Plugging into a new industry
It’s been called the “Louisiana of the East Coast” and the “Saudi Arabia of North America.” Massachusetts is poised to become the hub of the nascent offshore wind industry.
On April 23, the state’s electric distribution companies — Eversource, National Grid and Unitil MA — will select up to two bids from three companies to provide 800 megawatts of wind energy and related transmission infrastructure. In the running are Deepwater Wind, Orsted and Vineyard Wind, one or two of whom will build enormous turbines south of Martha’s Vineyard.
Only one of those companies will provide direct benefits — economic and otherwise — to Cape Cod. And that’s Vineyard Wind.
According to a UMass Dartmouth study, Vineyard Wind’s proposal to build an 800-MW offshore wind project would create more than 1,000 jobs, including local jobs as the company seeks to run its cable across Nantucket Sound and connect it to an electric substation in Barnstable.
Because the company has chosen the Mid Cape as the place where its cable will make landfall, it will be subject to Host Community Agreement negotiations, which means millions of dollars will be available to communities that host connection infrastructure.
Furthermore, using information on projected expenses and staffing provided by Vineyard Wind, the Public Policy Center at UMass has determined that the wind farm would generate between $14.7 million and $17 million per year in state and local taxes.
It would create between 1,180 and 1,633 direct jobs, with the vast majority in planning and construction. The study predicts that 80 or 81 jobs would last for the project’s 25-year life span. Most of the long-term operations and maintenance jobs would be based in Vineyard Haven.
Vineyard Wind officials have said they will enforce a “local first” employment requirement for all lead project contractors, requiring that they actively seek Massachusetts residents as candidates for every position. The policy represents Vineyard Wind’s commitment that the Cape and the Southcoast benefit from employment opportunities related to the project.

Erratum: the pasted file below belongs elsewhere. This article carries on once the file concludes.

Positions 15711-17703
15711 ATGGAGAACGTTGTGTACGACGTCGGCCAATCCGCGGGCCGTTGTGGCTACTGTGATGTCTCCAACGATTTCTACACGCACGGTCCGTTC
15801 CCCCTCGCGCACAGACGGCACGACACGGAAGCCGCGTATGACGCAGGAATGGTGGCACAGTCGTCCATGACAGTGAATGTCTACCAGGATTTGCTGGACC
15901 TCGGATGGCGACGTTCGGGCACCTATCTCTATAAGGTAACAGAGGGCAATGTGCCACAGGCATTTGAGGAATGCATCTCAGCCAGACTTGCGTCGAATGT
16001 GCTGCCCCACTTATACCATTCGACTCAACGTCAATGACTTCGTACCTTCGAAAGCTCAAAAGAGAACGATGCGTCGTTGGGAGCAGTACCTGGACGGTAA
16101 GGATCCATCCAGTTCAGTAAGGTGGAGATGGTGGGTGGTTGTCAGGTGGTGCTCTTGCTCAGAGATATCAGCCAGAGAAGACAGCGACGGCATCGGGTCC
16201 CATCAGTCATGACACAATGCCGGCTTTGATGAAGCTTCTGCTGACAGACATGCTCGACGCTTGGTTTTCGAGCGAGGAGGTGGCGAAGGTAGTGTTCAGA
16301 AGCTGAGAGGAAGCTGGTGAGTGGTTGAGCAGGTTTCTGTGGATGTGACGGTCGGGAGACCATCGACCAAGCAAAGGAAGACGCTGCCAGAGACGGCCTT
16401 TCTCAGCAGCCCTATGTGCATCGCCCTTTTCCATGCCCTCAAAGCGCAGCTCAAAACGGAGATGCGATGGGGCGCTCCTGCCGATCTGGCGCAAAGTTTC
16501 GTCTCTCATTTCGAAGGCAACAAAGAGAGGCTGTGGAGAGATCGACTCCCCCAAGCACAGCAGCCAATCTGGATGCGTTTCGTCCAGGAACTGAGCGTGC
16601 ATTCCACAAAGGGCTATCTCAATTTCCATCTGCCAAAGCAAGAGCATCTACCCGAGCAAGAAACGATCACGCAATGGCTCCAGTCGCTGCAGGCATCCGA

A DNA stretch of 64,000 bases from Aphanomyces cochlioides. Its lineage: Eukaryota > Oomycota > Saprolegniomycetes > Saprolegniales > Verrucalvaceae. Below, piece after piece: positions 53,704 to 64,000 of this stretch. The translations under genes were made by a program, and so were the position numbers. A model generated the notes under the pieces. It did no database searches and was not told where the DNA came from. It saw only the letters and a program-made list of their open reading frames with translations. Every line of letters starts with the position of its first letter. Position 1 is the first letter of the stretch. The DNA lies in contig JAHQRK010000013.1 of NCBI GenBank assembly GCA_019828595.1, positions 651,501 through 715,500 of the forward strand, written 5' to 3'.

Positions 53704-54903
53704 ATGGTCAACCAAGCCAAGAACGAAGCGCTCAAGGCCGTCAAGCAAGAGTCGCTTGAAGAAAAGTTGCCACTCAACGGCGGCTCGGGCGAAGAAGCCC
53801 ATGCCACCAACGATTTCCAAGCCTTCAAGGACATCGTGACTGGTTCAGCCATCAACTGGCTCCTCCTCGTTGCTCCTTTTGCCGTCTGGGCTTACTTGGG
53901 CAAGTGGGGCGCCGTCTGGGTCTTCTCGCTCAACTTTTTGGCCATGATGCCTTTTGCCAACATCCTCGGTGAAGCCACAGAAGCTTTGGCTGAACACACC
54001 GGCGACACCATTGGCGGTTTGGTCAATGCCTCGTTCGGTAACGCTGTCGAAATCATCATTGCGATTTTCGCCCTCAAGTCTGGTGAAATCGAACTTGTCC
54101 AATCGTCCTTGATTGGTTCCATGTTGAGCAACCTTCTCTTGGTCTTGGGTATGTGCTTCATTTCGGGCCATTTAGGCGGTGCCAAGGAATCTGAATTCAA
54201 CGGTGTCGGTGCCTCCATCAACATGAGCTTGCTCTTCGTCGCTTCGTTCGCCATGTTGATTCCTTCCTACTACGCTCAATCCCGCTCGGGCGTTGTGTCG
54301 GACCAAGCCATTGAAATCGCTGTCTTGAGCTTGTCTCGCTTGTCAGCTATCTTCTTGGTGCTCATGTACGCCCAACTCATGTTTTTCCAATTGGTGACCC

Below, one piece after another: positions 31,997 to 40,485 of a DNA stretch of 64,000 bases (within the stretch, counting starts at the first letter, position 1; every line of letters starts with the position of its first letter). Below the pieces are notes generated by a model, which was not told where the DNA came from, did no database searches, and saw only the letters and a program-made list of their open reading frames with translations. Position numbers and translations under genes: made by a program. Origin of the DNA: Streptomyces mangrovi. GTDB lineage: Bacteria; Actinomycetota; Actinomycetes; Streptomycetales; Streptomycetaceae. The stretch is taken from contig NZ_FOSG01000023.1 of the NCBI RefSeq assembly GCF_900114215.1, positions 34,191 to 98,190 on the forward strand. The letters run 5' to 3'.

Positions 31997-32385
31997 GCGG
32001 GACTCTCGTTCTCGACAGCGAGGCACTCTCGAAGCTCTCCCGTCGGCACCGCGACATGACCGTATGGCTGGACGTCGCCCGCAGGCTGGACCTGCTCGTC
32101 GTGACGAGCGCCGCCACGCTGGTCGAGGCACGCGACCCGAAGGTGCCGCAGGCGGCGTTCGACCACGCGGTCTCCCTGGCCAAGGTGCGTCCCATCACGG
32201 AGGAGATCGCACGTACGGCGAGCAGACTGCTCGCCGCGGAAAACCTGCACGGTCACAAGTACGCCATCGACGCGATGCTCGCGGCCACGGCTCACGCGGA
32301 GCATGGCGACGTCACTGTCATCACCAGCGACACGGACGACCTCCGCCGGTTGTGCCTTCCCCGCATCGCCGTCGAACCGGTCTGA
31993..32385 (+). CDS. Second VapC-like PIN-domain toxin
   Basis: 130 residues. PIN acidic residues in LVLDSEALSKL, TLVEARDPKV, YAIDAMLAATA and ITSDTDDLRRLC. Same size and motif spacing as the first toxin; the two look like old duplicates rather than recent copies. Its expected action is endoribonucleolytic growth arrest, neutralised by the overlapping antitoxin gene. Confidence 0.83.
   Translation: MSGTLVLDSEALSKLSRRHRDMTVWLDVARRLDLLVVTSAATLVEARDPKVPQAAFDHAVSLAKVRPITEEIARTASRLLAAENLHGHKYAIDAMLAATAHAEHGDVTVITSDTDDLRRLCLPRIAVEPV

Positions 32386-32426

Construction of Vineyard Wind would begin as early as 2019, and the turbines would be fully operational in 2021, according to Vineyard Wind CEO Lars Thaaning Pedersen.
In terms of other economic benefits, Vineyard Wind has committed $15 million for three initiatives that will directly benefit the Cape, including up to $10 million in projects and initiatives to accelerate the development of the offshore wind supply chain, businesses, and infrastructure.
Another $2 million will be committed to recruit, mentor, and train Massachusetts workers, particularly those in southeastern Massachusetts, for careers in the commonwealth’s new offshore wind industry. The Windward Workforce program will partner with vocational schools, community colleges, and others.
And $3 million will be deposited into a Marine Mammals and Wind Fund, which is expected to develop innovative methods and technologies to enhance protection for marine mammals as the Massachusetts and U.S. offshore wind industry continues to grow.
The biggest direct benefit for the Cape is likely grid reliability and resilience. As the recent storms proved yet again, the Cape is home to the most vulnerable portion of the state’s electric grid. In terms of resilience, Vineyard Wind will offer two key benefits for the Cape.
First, it will provide up to 800 MW of electricity, or enough to power more than 400,000 homes, directly to Cape Cod.
Second, Vineyard Wind’s proposal earmarks millions of dollars for direct investment into local microgrid storage and resiliency measures. Vineyard Wind’s “Resiliency and Affordability Fund” would help low-income ratepayers and provide battery storage for Cape and Islands’ communities. The program calls for a minimum $1 million investment each year for 15 years into distributed battery energy storage hosted by local communities where it is needed most. The initiative would provide credits directly onto the electric bills of low-income ratepayers’ on the Cape and Islands while also funding energy storage and solar projects that provide back-up power and energy-cost savings directly to public buildings like schools, hospitals and municipal buildings.
Finally, as Pedersen said during a recent meeting with the Times’ editorial board, only one of the three bidders has taken steps to ensure that it is a truly local project delivering local benefits. From local workforce development to local outreach with such groups as the Association to Preserve Cape Cod, the Cape Cod Chamber of Commerce, and the Cape Light Compact, Vineyard Wind has demonstrated a clear commitment to deliver many benefits to Cape Cod.